If you would like to set up a Trust to shield against bankruptcy specifically, then it’s best to go with a type of Trust that is irrevocable. These typically cannot be changed or terminated, making their protection mechanisms more rigid. Once you transfer assets into this type of Trust, you are no longer the rightful owner. While you are relinquishing control over these assets, you get several protections in return. First, these assets are removed from your personal taxable estate. Second, because these assets are no longer in your name, creditors cannot go after them. However, be careful to note that the timing of setting up your Trust is critical. If a court determines that you already owed money at the time that you set up the Trust and transferred assets to it, the court may reverse the Trust. That is why it is wise to set up your Estate Plan and fund your Irrevocable Trust when you are in good financial standing and aren’t filing for bankruptcy. However, once in place, this legal tool can provide a safeguard against something that could happen in the future and ensure that assets are protected for your beneficiaries.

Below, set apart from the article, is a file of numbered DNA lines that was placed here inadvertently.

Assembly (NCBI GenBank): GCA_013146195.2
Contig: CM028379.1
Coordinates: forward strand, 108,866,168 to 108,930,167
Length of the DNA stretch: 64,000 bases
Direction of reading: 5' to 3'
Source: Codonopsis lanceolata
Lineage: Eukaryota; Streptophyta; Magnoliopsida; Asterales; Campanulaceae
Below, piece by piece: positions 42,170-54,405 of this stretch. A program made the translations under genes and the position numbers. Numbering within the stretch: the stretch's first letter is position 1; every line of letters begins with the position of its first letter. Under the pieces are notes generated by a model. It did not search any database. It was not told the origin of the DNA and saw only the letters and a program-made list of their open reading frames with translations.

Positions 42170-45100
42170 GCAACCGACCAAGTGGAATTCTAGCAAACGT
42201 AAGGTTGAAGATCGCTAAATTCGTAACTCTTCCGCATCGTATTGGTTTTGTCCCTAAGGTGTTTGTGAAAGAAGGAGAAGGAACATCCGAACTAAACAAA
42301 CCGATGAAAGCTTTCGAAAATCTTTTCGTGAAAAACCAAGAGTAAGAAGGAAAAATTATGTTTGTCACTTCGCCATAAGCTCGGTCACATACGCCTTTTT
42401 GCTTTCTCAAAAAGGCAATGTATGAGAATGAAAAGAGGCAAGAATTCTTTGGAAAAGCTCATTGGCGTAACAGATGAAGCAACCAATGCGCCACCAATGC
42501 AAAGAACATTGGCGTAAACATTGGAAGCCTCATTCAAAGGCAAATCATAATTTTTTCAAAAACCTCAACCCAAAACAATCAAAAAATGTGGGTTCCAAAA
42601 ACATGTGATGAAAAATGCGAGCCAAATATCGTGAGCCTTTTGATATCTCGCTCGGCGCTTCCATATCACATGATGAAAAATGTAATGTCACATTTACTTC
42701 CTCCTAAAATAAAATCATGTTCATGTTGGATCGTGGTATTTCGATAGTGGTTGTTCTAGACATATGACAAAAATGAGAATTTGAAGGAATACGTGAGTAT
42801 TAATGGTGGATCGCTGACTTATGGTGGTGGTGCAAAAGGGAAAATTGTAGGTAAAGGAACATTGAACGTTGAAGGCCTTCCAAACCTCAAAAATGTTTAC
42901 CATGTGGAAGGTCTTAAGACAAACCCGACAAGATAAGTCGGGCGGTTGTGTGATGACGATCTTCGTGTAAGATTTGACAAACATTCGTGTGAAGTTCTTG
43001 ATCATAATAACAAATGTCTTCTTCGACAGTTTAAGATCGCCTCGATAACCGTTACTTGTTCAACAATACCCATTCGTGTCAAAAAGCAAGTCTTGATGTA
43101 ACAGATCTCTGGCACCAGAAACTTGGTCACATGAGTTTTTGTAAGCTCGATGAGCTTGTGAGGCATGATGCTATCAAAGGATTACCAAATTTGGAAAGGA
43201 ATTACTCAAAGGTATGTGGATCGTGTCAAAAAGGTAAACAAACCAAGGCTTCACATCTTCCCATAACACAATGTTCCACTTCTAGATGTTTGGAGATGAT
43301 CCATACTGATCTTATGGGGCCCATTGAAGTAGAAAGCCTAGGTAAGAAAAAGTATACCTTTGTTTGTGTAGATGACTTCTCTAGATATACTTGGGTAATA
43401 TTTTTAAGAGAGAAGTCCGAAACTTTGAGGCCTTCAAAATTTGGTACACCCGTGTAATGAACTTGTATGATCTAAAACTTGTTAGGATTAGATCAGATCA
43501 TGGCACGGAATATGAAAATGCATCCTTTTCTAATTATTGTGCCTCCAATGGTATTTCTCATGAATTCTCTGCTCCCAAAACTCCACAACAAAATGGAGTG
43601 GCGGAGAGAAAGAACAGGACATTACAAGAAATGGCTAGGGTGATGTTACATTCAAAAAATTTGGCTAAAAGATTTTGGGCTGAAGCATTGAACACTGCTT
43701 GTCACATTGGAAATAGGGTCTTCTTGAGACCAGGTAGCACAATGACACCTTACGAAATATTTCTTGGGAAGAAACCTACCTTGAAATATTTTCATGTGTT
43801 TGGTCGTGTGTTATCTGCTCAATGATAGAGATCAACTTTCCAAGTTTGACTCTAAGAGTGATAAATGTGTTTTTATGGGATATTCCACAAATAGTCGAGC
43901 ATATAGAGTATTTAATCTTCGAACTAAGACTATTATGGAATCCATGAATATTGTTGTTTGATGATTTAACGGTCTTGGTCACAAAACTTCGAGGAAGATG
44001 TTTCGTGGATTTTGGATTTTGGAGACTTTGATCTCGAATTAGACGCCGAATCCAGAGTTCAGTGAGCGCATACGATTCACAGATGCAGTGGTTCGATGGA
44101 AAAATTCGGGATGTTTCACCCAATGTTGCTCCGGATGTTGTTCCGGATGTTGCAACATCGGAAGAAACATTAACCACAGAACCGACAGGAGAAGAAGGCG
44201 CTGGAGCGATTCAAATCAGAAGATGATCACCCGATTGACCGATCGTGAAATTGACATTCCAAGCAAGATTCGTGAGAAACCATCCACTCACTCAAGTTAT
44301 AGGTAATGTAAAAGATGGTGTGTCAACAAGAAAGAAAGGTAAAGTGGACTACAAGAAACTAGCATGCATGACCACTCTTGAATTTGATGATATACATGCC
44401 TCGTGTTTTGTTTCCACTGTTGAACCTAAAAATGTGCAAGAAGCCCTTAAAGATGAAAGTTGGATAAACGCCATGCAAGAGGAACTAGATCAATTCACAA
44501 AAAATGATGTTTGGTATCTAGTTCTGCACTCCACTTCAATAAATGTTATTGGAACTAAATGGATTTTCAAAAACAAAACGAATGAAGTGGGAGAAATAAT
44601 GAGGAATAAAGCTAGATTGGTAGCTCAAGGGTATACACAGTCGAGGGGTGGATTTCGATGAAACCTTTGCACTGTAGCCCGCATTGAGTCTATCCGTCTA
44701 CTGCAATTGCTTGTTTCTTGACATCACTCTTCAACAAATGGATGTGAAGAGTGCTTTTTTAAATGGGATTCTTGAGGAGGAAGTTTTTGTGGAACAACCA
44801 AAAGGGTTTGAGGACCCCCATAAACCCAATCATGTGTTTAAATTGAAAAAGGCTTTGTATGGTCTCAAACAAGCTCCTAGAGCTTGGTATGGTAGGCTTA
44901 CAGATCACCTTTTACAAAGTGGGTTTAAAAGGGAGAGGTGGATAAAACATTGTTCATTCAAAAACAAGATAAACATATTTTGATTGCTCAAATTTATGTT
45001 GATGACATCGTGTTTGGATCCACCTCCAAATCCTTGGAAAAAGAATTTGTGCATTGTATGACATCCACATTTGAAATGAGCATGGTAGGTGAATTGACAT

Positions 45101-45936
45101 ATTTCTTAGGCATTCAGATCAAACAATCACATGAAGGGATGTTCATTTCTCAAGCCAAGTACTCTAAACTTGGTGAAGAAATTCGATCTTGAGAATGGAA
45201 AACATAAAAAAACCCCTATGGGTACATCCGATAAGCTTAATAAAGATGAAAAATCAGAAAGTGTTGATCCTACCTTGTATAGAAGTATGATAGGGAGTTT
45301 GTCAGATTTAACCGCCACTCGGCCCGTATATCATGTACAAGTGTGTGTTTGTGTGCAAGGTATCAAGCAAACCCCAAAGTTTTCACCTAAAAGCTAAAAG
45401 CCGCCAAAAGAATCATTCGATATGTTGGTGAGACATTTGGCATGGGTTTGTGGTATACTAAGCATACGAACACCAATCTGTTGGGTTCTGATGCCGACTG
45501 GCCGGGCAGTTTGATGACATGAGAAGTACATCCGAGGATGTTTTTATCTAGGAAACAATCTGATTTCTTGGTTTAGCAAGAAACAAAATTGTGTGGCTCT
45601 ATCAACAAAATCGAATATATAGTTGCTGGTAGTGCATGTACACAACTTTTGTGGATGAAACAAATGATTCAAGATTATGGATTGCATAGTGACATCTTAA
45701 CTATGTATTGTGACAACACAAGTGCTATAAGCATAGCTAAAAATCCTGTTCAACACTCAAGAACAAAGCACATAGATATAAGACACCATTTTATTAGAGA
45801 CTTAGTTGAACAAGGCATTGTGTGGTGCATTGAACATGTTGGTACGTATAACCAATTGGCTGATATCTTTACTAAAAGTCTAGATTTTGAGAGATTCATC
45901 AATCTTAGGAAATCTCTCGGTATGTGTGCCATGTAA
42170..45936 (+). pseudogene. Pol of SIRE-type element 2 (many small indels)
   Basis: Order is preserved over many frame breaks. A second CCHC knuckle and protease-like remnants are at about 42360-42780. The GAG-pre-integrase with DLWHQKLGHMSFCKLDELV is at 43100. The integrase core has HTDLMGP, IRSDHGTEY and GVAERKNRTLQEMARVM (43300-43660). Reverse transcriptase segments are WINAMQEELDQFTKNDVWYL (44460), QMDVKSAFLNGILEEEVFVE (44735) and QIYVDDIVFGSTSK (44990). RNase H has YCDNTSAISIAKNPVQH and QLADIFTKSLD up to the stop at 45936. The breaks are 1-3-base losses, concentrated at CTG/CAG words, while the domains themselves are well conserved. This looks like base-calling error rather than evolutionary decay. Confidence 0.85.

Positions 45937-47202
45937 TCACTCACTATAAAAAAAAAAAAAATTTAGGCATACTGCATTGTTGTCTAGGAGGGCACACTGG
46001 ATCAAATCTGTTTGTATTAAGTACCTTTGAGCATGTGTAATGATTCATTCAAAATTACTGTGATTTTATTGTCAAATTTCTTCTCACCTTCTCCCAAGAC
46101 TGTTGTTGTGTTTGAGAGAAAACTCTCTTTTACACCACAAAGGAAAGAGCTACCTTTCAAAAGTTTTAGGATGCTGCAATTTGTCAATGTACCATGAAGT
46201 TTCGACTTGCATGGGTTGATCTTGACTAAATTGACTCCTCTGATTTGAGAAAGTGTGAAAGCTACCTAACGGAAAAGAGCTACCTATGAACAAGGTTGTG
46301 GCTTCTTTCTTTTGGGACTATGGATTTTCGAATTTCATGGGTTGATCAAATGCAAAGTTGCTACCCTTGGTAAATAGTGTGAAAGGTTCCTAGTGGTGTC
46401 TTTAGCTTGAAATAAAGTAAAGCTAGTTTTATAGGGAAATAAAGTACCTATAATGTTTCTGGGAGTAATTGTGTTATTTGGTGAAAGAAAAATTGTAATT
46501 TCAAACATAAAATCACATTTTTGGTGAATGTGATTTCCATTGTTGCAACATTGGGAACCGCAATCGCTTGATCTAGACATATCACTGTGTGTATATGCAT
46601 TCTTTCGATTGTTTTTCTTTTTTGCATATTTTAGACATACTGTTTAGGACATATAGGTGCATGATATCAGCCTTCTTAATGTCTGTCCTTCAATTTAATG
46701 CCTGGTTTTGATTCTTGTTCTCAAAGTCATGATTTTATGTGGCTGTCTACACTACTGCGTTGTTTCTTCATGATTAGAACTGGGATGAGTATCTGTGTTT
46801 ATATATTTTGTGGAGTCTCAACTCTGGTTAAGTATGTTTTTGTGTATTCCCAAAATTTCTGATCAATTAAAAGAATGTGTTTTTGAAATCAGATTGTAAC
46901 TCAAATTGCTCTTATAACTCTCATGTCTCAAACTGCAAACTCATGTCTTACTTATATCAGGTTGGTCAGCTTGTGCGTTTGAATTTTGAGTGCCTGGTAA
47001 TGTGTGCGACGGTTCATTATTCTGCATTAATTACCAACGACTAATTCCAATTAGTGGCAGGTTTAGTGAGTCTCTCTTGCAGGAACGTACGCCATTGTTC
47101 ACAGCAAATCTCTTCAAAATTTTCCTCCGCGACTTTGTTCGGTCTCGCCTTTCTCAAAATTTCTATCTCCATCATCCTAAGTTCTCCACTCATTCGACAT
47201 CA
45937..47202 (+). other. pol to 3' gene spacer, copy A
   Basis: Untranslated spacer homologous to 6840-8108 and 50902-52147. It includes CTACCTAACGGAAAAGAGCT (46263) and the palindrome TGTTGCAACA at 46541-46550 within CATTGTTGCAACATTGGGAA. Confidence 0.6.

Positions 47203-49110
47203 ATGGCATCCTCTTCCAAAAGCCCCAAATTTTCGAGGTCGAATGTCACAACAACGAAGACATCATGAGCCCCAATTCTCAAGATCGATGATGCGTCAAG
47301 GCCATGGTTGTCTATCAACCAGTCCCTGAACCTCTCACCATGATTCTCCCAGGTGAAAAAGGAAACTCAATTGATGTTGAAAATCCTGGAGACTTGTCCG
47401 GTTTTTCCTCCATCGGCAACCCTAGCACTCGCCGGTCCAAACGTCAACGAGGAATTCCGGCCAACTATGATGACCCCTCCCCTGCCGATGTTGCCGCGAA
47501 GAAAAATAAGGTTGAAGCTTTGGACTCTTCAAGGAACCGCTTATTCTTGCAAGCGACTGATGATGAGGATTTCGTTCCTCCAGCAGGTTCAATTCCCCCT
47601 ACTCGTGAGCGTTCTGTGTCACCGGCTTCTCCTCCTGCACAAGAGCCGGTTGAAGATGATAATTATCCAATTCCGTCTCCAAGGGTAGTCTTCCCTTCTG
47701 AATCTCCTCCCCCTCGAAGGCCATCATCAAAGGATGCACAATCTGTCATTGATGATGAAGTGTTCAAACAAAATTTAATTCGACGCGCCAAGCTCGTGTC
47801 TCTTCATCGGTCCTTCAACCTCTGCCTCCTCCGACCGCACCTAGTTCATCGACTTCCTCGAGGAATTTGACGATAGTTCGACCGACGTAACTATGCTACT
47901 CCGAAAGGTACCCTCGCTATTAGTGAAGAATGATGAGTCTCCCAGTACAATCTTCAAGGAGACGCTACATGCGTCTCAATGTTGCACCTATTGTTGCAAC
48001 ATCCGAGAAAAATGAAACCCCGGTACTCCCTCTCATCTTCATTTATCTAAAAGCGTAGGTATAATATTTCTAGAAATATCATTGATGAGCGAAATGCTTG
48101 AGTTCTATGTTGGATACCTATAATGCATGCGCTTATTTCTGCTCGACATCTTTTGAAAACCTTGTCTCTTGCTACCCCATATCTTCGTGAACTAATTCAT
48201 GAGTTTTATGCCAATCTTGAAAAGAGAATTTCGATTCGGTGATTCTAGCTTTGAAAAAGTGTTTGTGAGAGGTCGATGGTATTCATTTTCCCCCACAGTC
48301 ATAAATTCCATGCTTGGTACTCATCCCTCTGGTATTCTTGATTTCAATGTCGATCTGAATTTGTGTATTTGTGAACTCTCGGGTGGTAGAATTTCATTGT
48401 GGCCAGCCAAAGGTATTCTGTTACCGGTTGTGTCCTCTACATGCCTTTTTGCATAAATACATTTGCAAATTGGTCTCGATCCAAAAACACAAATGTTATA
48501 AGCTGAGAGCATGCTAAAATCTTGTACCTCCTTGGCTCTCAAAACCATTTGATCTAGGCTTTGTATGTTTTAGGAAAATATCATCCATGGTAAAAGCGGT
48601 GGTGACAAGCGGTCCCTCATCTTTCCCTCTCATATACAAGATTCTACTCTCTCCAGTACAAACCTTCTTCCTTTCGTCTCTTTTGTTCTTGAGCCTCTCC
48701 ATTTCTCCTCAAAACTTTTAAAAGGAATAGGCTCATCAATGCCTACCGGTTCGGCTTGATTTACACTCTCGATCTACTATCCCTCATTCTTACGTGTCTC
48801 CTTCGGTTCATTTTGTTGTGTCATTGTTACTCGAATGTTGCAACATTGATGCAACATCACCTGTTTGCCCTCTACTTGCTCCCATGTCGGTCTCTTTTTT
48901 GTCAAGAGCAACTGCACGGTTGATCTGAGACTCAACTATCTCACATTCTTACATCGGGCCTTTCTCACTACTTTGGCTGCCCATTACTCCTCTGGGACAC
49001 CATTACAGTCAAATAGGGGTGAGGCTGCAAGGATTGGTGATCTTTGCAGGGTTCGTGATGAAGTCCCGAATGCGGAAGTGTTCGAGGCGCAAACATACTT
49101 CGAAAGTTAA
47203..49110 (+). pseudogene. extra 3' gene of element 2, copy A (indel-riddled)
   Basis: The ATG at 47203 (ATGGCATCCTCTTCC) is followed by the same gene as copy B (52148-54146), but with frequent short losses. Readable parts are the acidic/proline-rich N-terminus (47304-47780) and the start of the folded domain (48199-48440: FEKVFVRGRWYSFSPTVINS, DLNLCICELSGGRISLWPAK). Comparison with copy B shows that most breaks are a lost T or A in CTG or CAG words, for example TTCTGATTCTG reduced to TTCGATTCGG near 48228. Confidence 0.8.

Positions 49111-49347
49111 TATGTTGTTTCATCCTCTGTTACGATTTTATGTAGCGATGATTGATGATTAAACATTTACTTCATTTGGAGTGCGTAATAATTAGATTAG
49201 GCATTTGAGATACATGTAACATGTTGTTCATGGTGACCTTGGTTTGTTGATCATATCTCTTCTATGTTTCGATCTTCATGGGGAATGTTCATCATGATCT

Should you decide to use a Trust as a ring fence to protect assets, you’ll want to do so properly. The next section provides tips on how to properly separate your assets using a Trust.

How to ring fence - guidelines for using a Trust to protect assets 

If you choose to use a Trust to protect your assets — in other words, to ring fence your assets — you’ll want to make sure you set up and utilize your Trust correctly. Here are some tips:

  • Ensure the Trust is single-purpose

  • Ensure the Trust does not merge with other entities

  • Ensure the Trust incurs no additional debt

We elaborate on each of these tips below.